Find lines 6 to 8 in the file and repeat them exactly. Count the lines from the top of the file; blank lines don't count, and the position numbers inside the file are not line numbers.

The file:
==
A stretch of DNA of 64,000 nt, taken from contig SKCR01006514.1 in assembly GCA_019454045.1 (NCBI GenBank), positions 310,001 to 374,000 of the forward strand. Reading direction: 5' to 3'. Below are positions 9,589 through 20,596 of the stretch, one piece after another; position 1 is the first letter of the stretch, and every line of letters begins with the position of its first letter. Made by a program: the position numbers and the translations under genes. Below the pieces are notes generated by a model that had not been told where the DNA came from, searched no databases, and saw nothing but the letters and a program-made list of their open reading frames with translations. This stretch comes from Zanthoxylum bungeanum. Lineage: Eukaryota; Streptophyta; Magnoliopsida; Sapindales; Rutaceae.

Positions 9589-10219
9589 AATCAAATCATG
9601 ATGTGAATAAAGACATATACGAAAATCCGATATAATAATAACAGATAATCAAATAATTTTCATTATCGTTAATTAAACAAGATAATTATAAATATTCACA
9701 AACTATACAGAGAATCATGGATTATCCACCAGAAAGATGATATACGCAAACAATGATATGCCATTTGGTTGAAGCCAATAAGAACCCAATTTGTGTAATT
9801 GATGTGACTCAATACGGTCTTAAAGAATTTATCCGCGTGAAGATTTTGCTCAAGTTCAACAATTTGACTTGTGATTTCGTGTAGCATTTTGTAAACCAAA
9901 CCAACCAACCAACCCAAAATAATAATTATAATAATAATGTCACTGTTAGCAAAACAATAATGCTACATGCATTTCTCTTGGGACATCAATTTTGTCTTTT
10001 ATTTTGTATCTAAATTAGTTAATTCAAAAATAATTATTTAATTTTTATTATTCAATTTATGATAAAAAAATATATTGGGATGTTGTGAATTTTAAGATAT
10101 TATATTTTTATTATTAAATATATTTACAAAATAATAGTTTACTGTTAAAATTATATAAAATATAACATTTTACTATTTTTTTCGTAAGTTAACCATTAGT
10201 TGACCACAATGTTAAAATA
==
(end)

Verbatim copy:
9801 GATGTGACTCAATACGGTCTTAAAGAATTTATCCGCGTGAAGATTTTGCTCAAGTTCAACAATTTGACTTGTGATTTCGTGTAGCATTTTGTAAACCAAA
9901 CCAACCAACCAACCCAAAATAATAATTATAATAATAATGTCACTGTTAGCAAAACAATAATGCTACATGCATTTCTCTTGGGACATCAATTTTGTCTTTT
10001 ATTTTGTATCTAAATTAGTTAATTCAAAAATAATTATTTAATTTTTATTATTCAATTTATGATAAAAAAATATATTGGGATGTTGTGAATTTTAAGATAT